Hotline Miami 2: Wrong Number started life as DLC to Dennaton’s violent debut. Phil Owen speaks with the team to understand why its ballet of carnage has been fully fleshed out.
”Hotline Miami 2 is giving the duo the chance to say things they weren’t able to fit into the first game, but they aren’t leaving anything out this time. The Hotline Miami saga will end here.”
When a developer takes what was supposed to be downloadable content for a game and turn in into a sequel, what are you expecting to get out of it? Well, it depends, I guess.
On one hand, you have Saints Row 4, which was spawned from the Enter the Dominatrix DLC for Saints Row: The Third that never happened, and that game is not really anything like its predecessors, as it grants you super powers and dubstep guns.
Hotline Miami 2, however, is more or less the same experience we received in the original game last year, but with some tweaks. At its heart it’s still that same game where you go into houses full of thugs and murder them to death while leaving large bloodstains all over the damn place. However, Hotline Miami remains a unique, identifiable experience.
It has a new story, naturally, that jumps between characters and takes place before, during and after the original, and the plot that Dennaton has set up here is pretty inspired. As you might expect, your bout of mass murder in the first game kinda made the news. You did, after all, kill lots of dudes and leave blood all over the place.
It can be hard for us to keep in mind that ending lots of digital lives can have a real impact on a place, because we’re so desensitized to it by now, but Hotline Miami 2 shows us that lots of people being killed in a small area in a short amount of time will draw attention.
So the game contains a group of folks who view the original protagonist as a sort of legendary hero, and in a twist that might sound familiar to fans of Tom Six’s Human Centipede franchise, they eventually seek to emulate his actions. Which is probably a bad idea, but it makes for a compelling plot.
But in Hotline Miami 2 there are multiple playable characters and factions, and who you are will have a bigger impact on how the game plays than the various masks did in the first game. For example, Tiger man can’t pick up any of his enemies’ weapons, but he can one-hit-melee kill everyone. But not being able to use a gun is a genuine game changer.
And then you’ve got the Pig Butcher, who is actually the villain in a slasher movie version of the events of the first game, which adds this whole weird meta element to the proceedings.
The live-action trailer for the first game featured a dude in a pig mask, and Dennis Wedin – one half of the Dennaton team that is producing the game – told me it was actually a trailer for this in-game movie, which explains the “based on a true story” note at the start.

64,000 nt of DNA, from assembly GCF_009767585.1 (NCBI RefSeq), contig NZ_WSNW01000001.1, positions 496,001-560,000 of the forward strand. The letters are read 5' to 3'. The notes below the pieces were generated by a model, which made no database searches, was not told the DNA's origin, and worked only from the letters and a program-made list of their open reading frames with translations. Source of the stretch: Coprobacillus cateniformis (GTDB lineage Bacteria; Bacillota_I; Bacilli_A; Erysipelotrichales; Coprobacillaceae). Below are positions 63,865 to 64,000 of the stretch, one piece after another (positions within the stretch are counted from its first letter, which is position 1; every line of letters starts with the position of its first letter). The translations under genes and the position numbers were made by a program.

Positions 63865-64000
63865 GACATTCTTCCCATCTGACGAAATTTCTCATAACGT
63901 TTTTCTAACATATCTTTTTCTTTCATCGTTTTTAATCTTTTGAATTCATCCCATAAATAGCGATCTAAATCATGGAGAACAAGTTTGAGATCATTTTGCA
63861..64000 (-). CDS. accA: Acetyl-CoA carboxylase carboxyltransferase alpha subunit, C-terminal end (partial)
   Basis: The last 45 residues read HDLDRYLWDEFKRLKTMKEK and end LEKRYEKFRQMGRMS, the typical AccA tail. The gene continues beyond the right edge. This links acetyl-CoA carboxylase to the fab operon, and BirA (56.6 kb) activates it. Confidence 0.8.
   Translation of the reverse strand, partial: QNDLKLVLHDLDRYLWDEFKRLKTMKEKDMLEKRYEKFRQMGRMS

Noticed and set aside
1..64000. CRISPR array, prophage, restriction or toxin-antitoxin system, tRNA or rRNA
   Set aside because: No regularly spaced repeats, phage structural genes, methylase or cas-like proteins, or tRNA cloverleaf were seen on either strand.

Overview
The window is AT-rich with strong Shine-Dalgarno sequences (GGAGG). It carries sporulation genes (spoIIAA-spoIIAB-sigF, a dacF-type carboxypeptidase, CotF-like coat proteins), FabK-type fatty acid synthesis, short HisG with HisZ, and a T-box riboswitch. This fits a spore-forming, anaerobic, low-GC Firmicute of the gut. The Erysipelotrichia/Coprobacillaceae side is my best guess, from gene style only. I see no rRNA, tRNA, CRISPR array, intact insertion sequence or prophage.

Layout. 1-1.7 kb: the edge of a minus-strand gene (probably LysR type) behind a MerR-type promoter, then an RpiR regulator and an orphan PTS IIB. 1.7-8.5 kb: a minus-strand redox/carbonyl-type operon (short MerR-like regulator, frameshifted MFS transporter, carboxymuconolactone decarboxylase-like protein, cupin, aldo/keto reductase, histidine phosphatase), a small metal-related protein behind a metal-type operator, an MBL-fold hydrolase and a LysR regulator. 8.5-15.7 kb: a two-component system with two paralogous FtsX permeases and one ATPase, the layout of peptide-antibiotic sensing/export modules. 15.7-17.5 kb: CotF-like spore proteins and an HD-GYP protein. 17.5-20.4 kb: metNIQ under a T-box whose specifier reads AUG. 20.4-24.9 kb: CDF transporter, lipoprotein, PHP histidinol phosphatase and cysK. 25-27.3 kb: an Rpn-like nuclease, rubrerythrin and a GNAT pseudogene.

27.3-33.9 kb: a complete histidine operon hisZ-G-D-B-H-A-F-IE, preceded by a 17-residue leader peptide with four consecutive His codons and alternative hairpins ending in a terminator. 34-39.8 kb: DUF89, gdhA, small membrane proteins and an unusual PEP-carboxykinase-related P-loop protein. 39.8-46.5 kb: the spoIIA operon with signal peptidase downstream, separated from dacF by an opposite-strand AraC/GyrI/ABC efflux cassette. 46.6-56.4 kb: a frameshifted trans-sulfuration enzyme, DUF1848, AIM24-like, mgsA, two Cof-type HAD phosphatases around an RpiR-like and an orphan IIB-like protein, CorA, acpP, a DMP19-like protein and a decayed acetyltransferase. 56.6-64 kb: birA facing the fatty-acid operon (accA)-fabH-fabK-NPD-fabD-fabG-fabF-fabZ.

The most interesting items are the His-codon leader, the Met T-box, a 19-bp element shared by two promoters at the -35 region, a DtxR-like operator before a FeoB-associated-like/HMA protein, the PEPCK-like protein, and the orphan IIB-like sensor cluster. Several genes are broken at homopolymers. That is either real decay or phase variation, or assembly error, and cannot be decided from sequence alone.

Dennaton is also including an all-new soundtrack this time with some artists returning but also some new names, some of which are actually fans, but more or less Hotline Miami 2 is not really a new experience. It handles a bit smoother, but otherwise you know what you’re getting into here, at least in terms of gameplay.
Wedin promises more emphasis on storytelling and a grander scope than the original. It’s the same sort of gameplay, but with much different presentation, and from talking with Wedin I kinda got the impression this is pretty much where they wanted to go from the beginning.
Hotline Miami 2 is Dennaton pulling back the camera so you can get a better look at the big picture, providing new context for the first game. What we have here is an almost organic extension of the original game such that when you put the two together it could be seen as one complete vision.
But when you wrap this one up, it’s over for good. Hotline Miami 2 is giving the duo the chance to say things they weren’t able to fit into the first game, but they aren’t leaving anything out this time. The Hotline Miami saga will end here. And that’s fitting. They are completing the work they set out to do when they first started creating Hotline Miami, and they’re going to leave it at that.
That’s kinda ballsy for a pair of indie developers who really made their name with this series, but we should count ourselves lucky that the indie scene isn’t so obsessed with sequels as the big boys are. It’s admirable, really.
So far, they’ve sold more than 300,000 copies of the game against what has to be a very small production budget. They have freedom, and they have some cash, and they have a very supportive publisher in Devolver Digital. They can do what they want, and they will.